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Lights Out

Horror film as dim as attendant parents



Jonathan Liebesman

Chaney Kley, Emma Caulfield

Isn't it high time that moviegoing misdemeanors were treated like federal crimes? Talking incessantly during a feature would result in a $200 fine. Folks who fail to turn off their cell phones before the picture begins would be imprisoned for up to three years in a maximum security facility. And parents who bring their small children to movies which the young "uns have no business seeing? It's off to the electric chair with them.These harsh (but universally shared) thoughts popped into my mind yet again at the advance screening for Darkness Falls, the sort of dud that can be expected to turn up in the graveyard movie month of January. Unlike most horror yarns, this one is rated PG-13 instead of R, but that still places it well out of bounds for pre-schoolers. Of course, that didn't stop several brain-dead adults from bringing their small fry to the screening, enough that the auditorium could reasonably have been mistaken for harboring a screening of Monsters, Inc. instead of a real monster movie. Thus, when the picture offered its first real jolt (well, a jolt to those suckered by this sort of nonsense), a girl of about three who was sitting three rows ahead of me let out a piercing, prolonged shriek that was more frightening than anything witnessed upon the screen. The thoughtful parents took the terrified child out of the auditorium for, oh, about two minutes, before returning to enjoy the rest of the feature with their traumatized kid. And this wasn't an isolated incident: Periodically throughout the film, small whimpers of fright could be heard emanating from all corners of the theater.

What's wrong with these parents? And yet the blame doesn't end there -- almost as culpable is the management at practically every theater in Charlotte (and, I suspect, the country at large), which is more interested in making a buck or two at the concession stand than in enforcing the MPAA ratings and turning away customers who try to bring wailing kids into auditoriums showing adult-oriented fare.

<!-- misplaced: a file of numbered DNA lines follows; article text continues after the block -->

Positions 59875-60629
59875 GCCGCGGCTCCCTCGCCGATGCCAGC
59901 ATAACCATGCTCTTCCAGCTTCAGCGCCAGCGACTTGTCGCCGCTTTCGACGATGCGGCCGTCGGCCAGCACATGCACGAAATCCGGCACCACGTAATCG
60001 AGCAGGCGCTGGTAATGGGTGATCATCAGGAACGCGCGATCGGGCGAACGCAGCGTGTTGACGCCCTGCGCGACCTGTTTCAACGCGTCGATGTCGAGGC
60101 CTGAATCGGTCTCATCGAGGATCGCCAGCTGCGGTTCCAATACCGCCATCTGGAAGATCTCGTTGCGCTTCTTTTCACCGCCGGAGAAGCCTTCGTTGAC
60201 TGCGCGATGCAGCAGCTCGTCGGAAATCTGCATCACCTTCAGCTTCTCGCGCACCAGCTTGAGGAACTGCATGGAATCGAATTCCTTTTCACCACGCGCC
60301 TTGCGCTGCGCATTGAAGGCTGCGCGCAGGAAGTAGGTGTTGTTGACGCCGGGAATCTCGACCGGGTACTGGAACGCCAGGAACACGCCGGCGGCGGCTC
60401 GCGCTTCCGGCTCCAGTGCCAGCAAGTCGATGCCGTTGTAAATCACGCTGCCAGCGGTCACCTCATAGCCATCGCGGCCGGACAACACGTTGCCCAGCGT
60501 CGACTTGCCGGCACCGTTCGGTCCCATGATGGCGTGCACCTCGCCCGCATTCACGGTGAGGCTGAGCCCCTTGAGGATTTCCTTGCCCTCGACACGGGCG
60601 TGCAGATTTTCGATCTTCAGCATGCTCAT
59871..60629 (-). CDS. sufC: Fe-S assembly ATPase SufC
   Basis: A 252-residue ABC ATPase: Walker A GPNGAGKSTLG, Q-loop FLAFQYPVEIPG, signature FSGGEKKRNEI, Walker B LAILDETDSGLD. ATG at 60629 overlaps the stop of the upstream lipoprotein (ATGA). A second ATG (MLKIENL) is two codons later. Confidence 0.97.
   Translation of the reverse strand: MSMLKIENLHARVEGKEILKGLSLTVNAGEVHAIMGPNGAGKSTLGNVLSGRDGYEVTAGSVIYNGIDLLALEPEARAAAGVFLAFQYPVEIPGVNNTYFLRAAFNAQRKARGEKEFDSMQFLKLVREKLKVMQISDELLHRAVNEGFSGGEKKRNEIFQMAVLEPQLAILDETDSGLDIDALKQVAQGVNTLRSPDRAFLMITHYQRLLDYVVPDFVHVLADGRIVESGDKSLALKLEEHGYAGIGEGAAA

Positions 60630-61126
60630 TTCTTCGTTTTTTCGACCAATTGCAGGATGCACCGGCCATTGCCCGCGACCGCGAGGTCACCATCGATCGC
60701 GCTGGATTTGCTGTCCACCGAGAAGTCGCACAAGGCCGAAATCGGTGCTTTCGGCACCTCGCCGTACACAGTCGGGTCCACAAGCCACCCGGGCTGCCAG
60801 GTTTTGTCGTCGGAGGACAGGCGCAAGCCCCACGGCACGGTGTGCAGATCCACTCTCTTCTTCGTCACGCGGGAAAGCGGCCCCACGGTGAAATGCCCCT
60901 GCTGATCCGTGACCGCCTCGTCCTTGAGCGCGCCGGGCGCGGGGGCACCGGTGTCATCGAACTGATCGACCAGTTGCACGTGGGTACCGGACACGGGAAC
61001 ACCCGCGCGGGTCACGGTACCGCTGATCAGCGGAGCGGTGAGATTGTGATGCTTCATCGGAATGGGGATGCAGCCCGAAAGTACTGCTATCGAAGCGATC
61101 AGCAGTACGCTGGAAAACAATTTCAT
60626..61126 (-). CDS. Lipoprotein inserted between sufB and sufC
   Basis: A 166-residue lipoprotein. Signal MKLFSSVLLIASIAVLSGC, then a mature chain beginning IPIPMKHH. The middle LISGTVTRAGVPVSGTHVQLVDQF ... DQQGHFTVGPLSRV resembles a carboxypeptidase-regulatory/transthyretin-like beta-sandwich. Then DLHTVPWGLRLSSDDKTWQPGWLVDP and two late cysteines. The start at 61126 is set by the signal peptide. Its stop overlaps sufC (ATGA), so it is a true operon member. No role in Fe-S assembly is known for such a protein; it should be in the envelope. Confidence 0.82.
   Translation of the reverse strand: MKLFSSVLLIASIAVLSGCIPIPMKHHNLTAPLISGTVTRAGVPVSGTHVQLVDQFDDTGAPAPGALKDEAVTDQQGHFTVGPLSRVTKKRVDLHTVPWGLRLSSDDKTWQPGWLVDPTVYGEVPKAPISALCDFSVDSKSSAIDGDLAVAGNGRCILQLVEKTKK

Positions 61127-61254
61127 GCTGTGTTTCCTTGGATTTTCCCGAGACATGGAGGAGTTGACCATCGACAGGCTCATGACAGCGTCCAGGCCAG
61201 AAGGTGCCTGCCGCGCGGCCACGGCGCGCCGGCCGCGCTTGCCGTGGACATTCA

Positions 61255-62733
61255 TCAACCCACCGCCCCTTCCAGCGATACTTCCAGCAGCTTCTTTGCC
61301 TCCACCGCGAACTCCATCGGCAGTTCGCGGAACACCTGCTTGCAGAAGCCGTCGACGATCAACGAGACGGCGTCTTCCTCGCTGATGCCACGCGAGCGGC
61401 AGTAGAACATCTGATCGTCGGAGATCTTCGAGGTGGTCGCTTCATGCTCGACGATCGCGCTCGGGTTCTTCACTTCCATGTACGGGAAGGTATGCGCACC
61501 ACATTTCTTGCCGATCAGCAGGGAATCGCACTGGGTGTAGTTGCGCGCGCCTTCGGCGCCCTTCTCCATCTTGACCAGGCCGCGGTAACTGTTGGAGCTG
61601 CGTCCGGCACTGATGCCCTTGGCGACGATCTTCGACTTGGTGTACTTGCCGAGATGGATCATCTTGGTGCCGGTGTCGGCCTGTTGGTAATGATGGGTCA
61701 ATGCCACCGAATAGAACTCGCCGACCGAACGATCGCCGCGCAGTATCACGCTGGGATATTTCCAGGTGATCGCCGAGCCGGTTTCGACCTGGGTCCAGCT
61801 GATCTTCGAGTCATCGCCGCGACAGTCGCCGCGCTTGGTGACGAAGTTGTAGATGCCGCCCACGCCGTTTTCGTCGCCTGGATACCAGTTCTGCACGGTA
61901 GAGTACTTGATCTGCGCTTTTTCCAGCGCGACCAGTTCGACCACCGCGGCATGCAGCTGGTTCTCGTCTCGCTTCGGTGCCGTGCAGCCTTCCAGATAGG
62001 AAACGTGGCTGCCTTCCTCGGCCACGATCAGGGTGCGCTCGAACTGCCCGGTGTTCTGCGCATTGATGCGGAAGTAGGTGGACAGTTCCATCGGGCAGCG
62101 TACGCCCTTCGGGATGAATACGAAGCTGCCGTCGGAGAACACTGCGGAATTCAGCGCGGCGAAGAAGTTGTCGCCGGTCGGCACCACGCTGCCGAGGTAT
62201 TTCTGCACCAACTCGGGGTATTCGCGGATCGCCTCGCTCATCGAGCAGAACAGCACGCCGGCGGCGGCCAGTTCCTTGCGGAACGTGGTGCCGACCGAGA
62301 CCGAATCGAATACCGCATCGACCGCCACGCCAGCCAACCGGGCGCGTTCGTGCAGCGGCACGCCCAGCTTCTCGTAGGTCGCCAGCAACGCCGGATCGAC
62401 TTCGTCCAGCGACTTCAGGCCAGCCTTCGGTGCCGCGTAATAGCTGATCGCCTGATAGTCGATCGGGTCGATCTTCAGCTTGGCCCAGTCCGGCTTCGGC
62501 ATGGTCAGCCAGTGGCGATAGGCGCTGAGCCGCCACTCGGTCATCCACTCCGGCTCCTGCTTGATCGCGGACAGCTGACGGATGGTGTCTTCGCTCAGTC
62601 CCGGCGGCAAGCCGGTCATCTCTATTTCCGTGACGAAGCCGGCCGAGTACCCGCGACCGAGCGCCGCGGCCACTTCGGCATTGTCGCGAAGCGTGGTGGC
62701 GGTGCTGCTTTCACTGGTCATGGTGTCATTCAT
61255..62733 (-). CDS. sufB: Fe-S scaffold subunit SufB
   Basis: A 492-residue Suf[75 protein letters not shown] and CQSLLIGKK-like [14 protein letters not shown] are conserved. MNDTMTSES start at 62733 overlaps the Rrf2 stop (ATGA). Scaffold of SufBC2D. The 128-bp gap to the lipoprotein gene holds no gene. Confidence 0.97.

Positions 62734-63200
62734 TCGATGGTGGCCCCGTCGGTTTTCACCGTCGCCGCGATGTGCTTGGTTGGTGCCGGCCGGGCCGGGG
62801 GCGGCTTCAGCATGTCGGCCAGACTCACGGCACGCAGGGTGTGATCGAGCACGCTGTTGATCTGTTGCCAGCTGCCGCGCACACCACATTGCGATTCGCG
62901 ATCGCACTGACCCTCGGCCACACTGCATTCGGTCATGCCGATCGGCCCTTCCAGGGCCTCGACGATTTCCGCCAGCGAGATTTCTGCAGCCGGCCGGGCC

But obviously I've been digressing -- this is, after all, a movie review. And yet there really isn't much to say about Darkness Falls beyond the fact that it's a piss-poor film, the sort of lazy endeavor that gives shockers a bad name. The plot concerns itself with the legend of the Tooth Fairy, an elderly woman who was wrongly lynched 150 years earlier and whose spirit has since terrorized the coastal town of Darkness Falls, killing anybody who dares to look at her directly. The only person to have survived her reign of terror is Kyle (Chaney Kley), who saw her as a child and has now returned to town as an adult to help a former friend (Emma Caulfield) protect her little brother (terrible Lee Cormie) from the wicked witch.

Darkness Falls makes less sense as it ambles forward, constantly changing the rules of its own myths and tripping over itself in an effort to provide the sort of fake scares that are emblematic of bad horror films. My favorite: A black cat !!SUDDENLY!! leaps onto the hood of the heroine's car, letting out a Dolby-enhanced screech as it does so. Cats leap all the time, so why would this one wail as if its eyeballs were being gouged out by a white-hot poker? Answer: Because without such manufactured moments of terror, the filmmakers would be left with a horror film that wouldn't frighten even the most susceptible of audience members. The tagline reads, "Evil Rises. Darkness Falls," but they clearly forgot the third caveat: "Slumber Ensues."

But back to the child-care issue. Maybe it's high time the rest of us film fans took a stand, pestering management to enforce proper moviegoing etiquette and confronting clueless parents about their rampant idiocy. And perhaps the revolution has already begun: Last week, a colleague informed me that she had gone to see a showing of A Guy Thing, only to realize shortly into the movie that some couple in the back had brought their crying baby to the theater. She then told me that one woman in the audience, located directly in front of the pair, decided enough was enough, stood up, confronted the parents, and yelled, "Twenty dollars! Twenty fucking dollars for a babysitter! Ya don't bring a baby to the movies!" Given the film being screened, my coworker assured me that this outburst was the high point of the evening.

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